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Strength Training While Injured

One of the most valuable lessons I learned in my time working on the strength and conditioning staff of the Minnesota Vikings in the late 90s and early 2000’s was the importance of strength training while injured.  As professional football players, our athletes were often injured.  But just because the athlete couldn’t play football (or even practice) due to an injury, that didn’t preclude them from getting stronger with sensible strength training.  Our injured players never missed a workout.  

Here are the key lessons I learned about strength training when injured that apply not only to NFL football players but more importantly, to all of us (and these lessons continue to be supported by so much new scientific research over the last 20 years):

Train the healthy muscles/structures.  If a player had a broken left ankle, we could still train the chest, lats, neck, traps, abs, low back, glutes, adductors, abductors, quads, hamstrings, and all of the musculature of the right leg.  We can usually still strengthen 95% of our body.  Once the player returned from the injury, they didn’t experience a loss of total body strength commonly seen post-injury.

Train as much healthy musculature as possible to drive resting metabolic rate (the number of calories we burn when we aren’t working out).  For example, doing leg press alone (and no upper body exercises) would increase your calorie expenditure for the next three days.  We simply can’t afford to miss out on this metabolic rate benefit. 

Limit the range of motion or change the range of motion to a pain-free range of motion.  Research shows that working through a partial range of motion will provide near full range benefits.  If your joint or muscle hurts in a specific position, avoid that position. 

Utilize single joint movements.  Often a broken finger or hand prevented a pulling or pushing movement.  In such cases, single joint movements such as pullover, pec fly, and lateral raise can effectively train all of the upper body musculature.  This is one of the major advantages of machines over free weights.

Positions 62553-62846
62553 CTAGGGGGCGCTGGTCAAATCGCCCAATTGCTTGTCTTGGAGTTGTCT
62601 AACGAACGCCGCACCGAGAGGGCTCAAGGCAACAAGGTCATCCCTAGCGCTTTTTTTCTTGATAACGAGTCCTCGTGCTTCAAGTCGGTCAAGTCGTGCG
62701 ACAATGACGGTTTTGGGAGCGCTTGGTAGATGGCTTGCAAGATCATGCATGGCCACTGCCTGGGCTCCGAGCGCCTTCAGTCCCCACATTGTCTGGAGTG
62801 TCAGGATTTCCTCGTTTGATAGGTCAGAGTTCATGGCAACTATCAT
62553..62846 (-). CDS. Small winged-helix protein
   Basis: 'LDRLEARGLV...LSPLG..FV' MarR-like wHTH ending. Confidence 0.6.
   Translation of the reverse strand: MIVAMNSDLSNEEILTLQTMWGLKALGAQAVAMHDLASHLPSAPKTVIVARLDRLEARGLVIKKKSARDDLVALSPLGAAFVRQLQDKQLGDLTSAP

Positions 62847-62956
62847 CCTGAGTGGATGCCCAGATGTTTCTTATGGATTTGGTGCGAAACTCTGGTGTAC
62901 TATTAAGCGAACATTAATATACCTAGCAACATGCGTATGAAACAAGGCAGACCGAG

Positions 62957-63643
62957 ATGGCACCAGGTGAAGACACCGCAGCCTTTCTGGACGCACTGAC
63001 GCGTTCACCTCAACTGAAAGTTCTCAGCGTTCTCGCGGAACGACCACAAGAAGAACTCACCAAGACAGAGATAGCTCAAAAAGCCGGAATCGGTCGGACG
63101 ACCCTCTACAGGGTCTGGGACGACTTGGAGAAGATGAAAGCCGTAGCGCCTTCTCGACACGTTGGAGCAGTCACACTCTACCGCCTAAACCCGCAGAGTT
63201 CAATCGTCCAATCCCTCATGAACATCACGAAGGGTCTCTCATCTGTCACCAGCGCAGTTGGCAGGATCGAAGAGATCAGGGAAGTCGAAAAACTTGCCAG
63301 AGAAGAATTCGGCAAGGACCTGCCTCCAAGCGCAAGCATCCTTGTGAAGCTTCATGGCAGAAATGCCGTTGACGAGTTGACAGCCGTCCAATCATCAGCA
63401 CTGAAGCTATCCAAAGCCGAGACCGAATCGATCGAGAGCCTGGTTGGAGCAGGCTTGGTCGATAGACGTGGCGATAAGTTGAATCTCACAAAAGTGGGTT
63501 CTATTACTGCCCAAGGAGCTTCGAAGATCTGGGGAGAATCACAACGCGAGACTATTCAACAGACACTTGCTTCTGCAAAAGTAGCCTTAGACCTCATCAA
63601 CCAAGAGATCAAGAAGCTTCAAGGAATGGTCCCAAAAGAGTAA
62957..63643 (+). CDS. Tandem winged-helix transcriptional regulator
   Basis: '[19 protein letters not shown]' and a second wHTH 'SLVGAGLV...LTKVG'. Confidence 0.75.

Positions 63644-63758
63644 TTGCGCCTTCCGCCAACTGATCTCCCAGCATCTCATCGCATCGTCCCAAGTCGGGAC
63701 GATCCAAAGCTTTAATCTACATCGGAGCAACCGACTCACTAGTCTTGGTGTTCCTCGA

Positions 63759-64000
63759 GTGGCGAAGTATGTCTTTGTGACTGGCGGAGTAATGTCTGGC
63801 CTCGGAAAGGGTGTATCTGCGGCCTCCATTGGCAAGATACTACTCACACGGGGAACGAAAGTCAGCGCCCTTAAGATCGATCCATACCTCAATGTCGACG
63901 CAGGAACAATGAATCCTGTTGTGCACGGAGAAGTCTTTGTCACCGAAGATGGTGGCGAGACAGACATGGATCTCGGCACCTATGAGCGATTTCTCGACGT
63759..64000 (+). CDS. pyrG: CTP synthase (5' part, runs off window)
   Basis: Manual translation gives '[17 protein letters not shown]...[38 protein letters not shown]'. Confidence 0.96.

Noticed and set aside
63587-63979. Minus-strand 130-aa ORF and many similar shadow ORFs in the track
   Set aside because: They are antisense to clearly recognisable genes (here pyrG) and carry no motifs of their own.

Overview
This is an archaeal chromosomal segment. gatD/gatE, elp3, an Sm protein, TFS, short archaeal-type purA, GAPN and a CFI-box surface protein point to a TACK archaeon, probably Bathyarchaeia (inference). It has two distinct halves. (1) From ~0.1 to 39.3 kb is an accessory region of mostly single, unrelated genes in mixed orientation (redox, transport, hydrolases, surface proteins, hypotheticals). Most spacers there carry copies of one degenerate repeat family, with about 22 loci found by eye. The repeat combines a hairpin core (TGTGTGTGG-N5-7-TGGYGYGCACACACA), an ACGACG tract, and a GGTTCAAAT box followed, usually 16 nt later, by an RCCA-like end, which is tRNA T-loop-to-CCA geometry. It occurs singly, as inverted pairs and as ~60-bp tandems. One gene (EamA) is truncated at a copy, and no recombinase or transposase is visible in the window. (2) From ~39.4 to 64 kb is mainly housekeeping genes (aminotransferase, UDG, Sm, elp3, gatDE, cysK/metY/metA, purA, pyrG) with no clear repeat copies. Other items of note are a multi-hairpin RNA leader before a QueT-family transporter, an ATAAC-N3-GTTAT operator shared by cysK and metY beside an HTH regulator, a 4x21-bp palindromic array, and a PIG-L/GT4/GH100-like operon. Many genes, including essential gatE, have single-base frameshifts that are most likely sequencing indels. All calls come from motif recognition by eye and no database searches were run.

Train as much healthy musculature as possible to maintain lean muscle mass.  Atrophy (muscle loss) occurs quickly so we are wise to avoid more than 14 days of no strength training.  Muscle is not only our engine but is viewed as an endocrine organ; we want to fight to maintain as much of it as possible. 

Train the healthy limb and receive the benefits of bilateral or contralateral transfer.  Training your right limb actually makes your left limb stronger. 

Slow down the speed of movement.  The slower we move, the less force our joints are exposed to. 

Get strong pre-surgery.  Going into a major surgery, we always focused on getting as strong as possible.  Surgery and the inactivity that generally accompanies it can lead to muscle atrophy.  Our goal was to make the injured area (and the entire body) as strong as possible preceding the surgery. 

Change the mindset: Just because we can’t perform our sport (in this case football), doesn’t mean we can’t keep preparing our body for our sport when we return.  I routinely apply this to my own marathon running.  Often an injury prevents me from running but it never prevents me from strength training.

Don’t push through the pain.  If a muscle, joint, or connective tissue hurts, stop.  Acute pain should not be pushed through. 

Bottom line: Don’t let an injury prevent you from reaping the powerful benefits of resistance exercise. 

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